The next day, Thursday, I learned that the person who had died in the bombing was Mary. The bomb had pieces of metal packed around it, designed to increase the deadliness. Medics fought bravely to save Mary’s life, but after an hour they were forced to admit she had passed.
She lay on the stretcher, twisted screws and nails embedded into her skin. Red blood streamed and poured out onto the ground.
Not far away in Jerusalem, 2000 years ago, a man was stretched out upon two planks of wood. Nails pierced his hands and blood flowed down his body from his open wounds…
Two children of God, linked in life by their solitary adventures through this world, united in death by violence.
“He was led like a sheep to the slaughter, and as a lamb before the shearer is silent, so he did not open his mouth. In his humiliation he was deprived of justice. Who can speak of his descendents? For his life was taken from the earth.” Isaiah 53:7-8.
Within an hour of the bombing, hundreds of furious Orthodox Jews flooded the street where the bombing occurred, blocking traffic and refusing to leave. “Death to Arabs! Death to Arabs!” they chanted. I doubt this is the response that Mary would have wanted.
“Father, forgive them; they do not know what they are doing.” Mary herself had at one point spoken these words—translated from Greek to a tribal dialect. Perhaps in the closing pages of her chapter on Earth she whispered these words again, echoing the ones spoken by her Best Friend so long ago…
And had she seen the angry Orthodox protest, perhaps she would have reminded them: “Love your enemies and pray for those who persecute, so that you may be sons and daughters of your Father in heaven…If you love those who love you, what reward will you get? Do not even the ungodly do that? Be perfect, therefore, as your heavenly Father is perfect.” (Matthew 5:43-48).
I believe Mary lived her faith out to the fullest. In obedience, she followed God’s call away from Scotland to Africa, and ultimately to Jerusalem. Her whole life was a sacrifice on God’s altar. She gave up home, family, comfort, and ultimately her life. Mary was perhaps one of the few in all Jerusalem who was right with God and who He could call upon to pay the ultimate cost. “When Christ calls a man, he bids him come and die,” wrote Dietrich Bonheoffer. He should know: he was to die in a Nazi concentration camp for refusing to compromise his Christianity.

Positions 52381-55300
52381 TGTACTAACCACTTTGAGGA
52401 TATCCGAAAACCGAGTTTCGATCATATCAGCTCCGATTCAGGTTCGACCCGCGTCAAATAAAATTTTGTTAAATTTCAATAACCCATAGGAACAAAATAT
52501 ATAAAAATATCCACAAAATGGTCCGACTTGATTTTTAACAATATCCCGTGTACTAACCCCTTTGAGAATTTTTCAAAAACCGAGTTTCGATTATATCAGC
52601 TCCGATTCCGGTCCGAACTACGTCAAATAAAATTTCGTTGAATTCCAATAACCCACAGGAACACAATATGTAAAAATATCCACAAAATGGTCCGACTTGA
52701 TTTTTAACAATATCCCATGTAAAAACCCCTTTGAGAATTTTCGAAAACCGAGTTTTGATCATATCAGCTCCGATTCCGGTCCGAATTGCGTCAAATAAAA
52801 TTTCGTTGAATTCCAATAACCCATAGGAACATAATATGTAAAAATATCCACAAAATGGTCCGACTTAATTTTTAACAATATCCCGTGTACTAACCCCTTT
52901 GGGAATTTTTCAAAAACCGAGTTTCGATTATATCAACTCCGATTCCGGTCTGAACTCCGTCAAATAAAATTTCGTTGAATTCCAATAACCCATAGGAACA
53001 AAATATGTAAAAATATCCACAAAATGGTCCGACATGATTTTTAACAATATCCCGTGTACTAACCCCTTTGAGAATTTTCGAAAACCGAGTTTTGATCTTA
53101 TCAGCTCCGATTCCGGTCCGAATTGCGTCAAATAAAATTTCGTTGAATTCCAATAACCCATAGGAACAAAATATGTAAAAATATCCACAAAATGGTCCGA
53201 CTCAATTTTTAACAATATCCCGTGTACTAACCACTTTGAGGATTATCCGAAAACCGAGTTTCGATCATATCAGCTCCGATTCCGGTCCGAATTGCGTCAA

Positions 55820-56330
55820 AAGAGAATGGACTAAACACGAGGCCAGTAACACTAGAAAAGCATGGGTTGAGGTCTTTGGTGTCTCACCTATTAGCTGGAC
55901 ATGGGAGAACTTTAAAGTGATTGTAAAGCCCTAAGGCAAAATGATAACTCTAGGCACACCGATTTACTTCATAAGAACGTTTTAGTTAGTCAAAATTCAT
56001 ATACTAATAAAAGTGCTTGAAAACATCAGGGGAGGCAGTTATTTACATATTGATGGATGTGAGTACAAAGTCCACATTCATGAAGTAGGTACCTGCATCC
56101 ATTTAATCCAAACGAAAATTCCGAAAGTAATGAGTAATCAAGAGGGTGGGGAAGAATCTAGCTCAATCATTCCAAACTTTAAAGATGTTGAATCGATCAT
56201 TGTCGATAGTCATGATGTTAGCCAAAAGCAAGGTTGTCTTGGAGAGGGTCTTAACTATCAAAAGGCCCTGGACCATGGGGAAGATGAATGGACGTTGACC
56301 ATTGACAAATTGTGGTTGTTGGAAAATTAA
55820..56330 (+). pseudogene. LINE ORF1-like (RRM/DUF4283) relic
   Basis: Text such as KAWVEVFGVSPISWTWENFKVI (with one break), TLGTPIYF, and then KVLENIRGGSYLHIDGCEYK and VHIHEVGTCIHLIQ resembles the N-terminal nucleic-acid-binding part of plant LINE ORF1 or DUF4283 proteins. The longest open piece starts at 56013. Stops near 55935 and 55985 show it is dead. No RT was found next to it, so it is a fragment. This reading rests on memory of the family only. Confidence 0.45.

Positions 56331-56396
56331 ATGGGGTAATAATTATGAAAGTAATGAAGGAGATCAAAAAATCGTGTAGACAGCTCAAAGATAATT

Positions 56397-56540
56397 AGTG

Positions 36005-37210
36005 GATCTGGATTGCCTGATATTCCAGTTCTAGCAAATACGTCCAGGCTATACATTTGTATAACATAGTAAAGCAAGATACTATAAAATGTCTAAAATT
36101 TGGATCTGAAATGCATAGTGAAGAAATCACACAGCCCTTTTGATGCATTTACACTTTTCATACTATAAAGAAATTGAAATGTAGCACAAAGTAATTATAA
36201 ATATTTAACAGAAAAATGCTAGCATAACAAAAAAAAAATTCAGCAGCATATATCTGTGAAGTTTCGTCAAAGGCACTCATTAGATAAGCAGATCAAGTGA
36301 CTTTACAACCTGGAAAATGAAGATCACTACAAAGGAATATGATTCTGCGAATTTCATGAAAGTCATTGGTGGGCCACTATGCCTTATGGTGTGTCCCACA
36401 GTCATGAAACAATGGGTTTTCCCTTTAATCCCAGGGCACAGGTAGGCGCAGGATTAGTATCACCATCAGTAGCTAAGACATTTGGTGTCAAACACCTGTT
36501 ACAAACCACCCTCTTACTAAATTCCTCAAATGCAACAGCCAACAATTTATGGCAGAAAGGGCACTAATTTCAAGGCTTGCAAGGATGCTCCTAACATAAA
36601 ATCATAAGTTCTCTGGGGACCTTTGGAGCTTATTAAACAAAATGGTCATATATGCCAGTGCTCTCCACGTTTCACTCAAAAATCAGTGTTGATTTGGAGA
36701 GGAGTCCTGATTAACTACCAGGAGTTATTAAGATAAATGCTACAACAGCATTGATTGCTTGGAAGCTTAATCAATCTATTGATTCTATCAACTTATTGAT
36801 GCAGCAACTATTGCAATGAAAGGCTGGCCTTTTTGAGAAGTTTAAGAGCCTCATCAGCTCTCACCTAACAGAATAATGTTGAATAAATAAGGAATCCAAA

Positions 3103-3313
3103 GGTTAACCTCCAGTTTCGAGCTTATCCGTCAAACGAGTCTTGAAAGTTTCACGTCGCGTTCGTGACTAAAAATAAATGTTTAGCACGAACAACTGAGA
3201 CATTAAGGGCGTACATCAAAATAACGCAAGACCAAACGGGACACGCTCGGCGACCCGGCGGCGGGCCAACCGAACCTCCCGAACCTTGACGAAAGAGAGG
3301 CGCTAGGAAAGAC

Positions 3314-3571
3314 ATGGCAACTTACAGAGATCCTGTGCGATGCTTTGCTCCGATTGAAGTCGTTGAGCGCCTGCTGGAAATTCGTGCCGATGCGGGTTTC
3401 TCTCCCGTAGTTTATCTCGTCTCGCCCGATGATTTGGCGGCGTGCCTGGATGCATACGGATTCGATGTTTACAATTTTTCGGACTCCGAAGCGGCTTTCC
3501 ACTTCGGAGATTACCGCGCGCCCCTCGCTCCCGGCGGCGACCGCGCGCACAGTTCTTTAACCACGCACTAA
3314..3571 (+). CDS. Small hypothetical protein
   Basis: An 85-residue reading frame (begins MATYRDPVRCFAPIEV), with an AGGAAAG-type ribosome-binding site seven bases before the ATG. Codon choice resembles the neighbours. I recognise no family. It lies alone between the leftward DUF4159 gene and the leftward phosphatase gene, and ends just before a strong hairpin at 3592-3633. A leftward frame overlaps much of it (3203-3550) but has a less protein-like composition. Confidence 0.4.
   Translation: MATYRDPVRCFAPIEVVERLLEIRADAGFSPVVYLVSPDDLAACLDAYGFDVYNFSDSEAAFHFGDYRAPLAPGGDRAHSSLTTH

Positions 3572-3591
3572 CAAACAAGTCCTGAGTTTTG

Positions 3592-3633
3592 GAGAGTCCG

A long time ago, another Mary gave birth to God. She was His earthly mother. Mary Gardner has proved herself to be His spiritual daughter.
Today, Friday, was the Jerusalem Marathon (I ran in the 10K race). The Mayor of Jerusalem promised to hold it despite the terror attacks, knowing that life must go on without fear. Registration for the race was held in the convention center—right in front of where the bomb went off. I walked past it, seeing no evidence at all: the cleanup crews had done their job. “He is not here…” (Luke 24:6).
Interestingly enough, there is a connection between running and resurrection. “Peter and the other disciple started for the tomb. Both were running, but the other disciple outran Peter and reached the tomb first” (John 20:3). They go running and find an empty tomb. Christ is not there…he has risen! Death has no sting! It has been defeated!
Like the disciples, I saw no evidence of Mary’s death when I went for my run. Having lived in God’s forgiveness as his servant, she died in his grace. She now rejoices with the infinite multitudes on God’s Holy Mountain, Mount Zion, crying “Holy, holy, holy!” Our eyes could scarce look at her now in her glorified state; indeed if she should appear among us now she would be hard-pressed to keep us from falling at her feet and worshipping her. She died to herself in the world, but the second death shall not touch her, and she will serve God forever.
Mary sang softly to herself as she waited at the bus stop. A small British smile crossed her lips. She was ready to head back to her apartment.
Only God knew that this time she was coming Home.